I don’t know if natural birth is a more taboo choice than any other type of birth..
I’ve heard criticism for every kind of birth, from all kinds of people.
I wanted to go natural and was criticized for it.
Then I had to get induced and eventually asked for an epi because Pitocinis the devil… I didn’t getcriticised for that, and that’s only because no one was consulted or witness of that.
I ended up with a c-section because my baby and I had infection and there was failure to progress. After 47 hours of labor I was stillnot dilated enough and he was not coming down. Well I still had some people tell me I could have pushed!
next baby, I’ll have a c-section again because it’s still too soon after my first to attempt a vbac. And quite frankly after my firstvery traumatic experience, I would not attempt a vbac. I Would choose a c-section again.
let me tell you, I donot discuss this choice with people. I feel that an elective c section is probably more taboo than going natural, for many reasons I concede.
I guess the point is, as soon as there’s an empryo in your uterus, everyone will feel entitled to their opinion about it and make you feel like shit about every decision you make until the kid turns 18.
personally, I feel that as long as baby and mama are alive and healthy, it’s not important how the birth occurred and new life should be celebrated.
Post # 68
@walnutgirl – I think this is definately a cultural thing. Most of the people saying that women get criticized for the epidural seem to be non-US bees. Here in the US, getting the epidural is the norm.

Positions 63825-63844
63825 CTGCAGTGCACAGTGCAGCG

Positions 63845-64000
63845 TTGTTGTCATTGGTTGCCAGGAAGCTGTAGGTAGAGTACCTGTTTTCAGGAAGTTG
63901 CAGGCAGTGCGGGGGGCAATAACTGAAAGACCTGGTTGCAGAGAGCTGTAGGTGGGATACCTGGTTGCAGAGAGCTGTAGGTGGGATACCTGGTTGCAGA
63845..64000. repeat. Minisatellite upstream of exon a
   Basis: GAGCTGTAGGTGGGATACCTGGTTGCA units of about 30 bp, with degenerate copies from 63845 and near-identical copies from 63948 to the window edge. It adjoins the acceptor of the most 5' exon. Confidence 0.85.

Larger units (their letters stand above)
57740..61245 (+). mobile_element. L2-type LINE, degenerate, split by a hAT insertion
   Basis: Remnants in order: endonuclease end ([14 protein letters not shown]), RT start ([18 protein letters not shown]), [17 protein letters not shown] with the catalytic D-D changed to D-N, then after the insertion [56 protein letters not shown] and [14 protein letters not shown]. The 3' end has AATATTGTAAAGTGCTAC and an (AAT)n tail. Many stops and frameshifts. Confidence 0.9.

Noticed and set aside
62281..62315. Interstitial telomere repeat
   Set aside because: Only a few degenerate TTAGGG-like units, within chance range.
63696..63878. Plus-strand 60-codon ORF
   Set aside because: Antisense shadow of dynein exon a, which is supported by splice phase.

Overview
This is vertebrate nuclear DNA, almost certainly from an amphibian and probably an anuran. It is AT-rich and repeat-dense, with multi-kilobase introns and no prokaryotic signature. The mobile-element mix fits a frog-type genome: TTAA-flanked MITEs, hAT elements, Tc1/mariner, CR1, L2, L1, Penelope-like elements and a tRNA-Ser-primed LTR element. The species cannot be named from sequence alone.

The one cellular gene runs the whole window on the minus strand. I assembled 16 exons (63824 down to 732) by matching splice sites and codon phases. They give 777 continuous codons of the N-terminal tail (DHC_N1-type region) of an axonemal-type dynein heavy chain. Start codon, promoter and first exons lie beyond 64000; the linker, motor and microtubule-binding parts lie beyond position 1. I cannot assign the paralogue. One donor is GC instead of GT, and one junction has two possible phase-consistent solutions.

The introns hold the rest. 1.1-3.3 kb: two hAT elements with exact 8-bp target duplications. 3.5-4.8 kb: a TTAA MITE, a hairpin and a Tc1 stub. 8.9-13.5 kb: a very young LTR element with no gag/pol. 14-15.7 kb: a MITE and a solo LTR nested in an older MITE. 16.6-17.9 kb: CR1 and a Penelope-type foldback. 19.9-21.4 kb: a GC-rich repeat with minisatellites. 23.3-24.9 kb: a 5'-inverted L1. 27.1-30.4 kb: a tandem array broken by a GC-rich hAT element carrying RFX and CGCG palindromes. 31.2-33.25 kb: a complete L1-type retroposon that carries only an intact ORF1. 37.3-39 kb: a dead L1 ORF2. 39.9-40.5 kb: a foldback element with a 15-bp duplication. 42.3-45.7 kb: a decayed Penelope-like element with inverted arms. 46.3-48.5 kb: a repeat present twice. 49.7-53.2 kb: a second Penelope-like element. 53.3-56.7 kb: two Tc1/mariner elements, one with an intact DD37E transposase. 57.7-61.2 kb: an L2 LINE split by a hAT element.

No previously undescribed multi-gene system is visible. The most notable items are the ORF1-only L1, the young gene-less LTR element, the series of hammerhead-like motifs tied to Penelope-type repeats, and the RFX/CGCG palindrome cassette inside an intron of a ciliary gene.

When I first announced I was pregnant, before I even decided I wanted a natural birth, the first thing out of most women’s mouths was “Congrats! And make sure you get the epidural!”
@cdncinnamongirl – RE: “Most hospitals, especially in smaller centres, are not staffed 24h a day with OB and anaesthesia.”
Quite true! At the hospital I delivered at (and it is a decent size hospital), there are reserved spots for “OB on call” and “anesthesiologist on call” right in front of the birth unit. I don’t think there was even an anesthesiologist there when I gave birth because I said I didn’t want the epi so they didn’t even call him/her. And after I gave birth, my husband heard one of the nurses say she thought she was going to have to catch the baby because the OB hadn’t arrived yet (he did end up arriving in time) and my labor was going fast.
I know of women who have used blow-up pools in hospitals too! Water is actually a good way to deal with labor pains.
At my hospital there had a spa tub that women could use during labor as long as their water hadn’t broken yet. And they would let you labor in the shower if you wanted, they had big showers with chairs in them. My labor was fast enough I didn’t use those options, but there were available if I wanted them. My hospital also had “birth balls” (big yoga balls), I sat on one of those for a little while.
Post # 69
Really?! that’s odd, all the most convinced pro natural mothers I met have been from the US or the UK!
Here in Italy it seems to be perfectly normal to have a c-section, that’s what most women want and do
Post # 70
@abbyful: im a big fan of natural. did you see business of being born with ricky lake!?
it talked about how most doctors are trained in surgery and rarely see a natural birth in med school. then it talks about how hospitals create an unnatural way to give birth. women shouldnt be lying down–with gravity, they should be standing or sitting so gravity can do it’s work. then it said most c sections are at 5pm.
i think hospitals are for surgeries and sick people.
big fan of midwives!